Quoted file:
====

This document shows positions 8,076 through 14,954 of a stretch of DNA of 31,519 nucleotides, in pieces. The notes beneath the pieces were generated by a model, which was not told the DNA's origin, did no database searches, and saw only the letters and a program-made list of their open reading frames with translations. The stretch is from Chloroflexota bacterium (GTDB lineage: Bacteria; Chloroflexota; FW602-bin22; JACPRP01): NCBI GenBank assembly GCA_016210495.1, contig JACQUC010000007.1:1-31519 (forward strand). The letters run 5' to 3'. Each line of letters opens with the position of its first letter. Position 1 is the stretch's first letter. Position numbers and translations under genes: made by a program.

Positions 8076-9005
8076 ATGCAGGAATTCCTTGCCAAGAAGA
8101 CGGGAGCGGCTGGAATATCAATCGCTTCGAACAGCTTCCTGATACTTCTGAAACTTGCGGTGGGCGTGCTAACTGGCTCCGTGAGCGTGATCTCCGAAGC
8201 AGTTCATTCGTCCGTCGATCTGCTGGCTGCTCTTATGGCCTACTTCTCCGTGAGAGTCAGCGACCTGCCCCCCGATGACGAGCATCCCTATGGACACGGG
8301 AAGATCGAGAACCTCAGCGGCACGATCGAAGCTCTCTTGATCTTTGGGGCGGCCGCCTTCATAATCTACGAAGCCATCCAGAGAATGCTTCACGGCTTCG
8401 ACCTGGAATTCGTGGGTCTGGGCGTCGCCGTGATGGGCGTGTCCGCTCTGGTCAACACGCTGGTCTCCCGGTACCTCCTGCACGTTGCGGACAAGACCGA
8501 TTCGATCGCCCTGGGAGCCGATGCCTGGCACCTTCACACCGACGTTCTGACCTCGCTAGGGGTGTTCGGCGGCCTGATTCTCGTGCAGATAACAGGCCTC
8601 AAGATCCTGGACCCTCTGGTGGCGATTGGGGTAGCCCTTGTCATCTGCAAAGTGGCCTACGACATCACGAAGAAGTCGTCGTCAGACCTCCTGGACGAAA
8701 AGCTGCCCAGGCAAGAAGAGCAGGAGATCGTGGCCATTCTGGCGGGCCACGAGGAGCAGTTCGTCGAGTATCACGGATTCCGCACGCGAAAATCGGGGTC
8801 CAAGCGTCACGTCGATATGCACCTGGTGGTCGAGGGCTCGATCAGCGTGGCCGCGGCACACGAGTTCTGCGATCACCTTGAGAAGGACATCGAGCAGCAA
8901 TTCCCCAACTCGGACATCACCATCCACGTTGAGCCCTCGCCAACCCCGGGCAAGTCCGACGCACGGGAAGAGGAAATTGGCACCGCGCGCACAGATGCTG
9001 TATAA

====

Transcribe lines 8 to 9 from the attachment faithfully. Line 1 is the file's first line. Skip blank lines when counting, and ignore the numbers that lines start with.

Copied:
8501 TTCGATCGCCCTGGGAGCCGATGCCTGGCACCTTCACACCGACGTTCTGACCTCGCTAGGGGTGTTCGGCGGCCTGATTCTCGTGCAGATAACAGGCCTC
8601 AAGATCCTGGACCCTCTGGTGGCGATTGGGGTAGCCCTTGTCATCTGCAAAGTGGCCTACGACATCACGAAGAAGTCGTCGTCAGACCTCCTGGACGAAA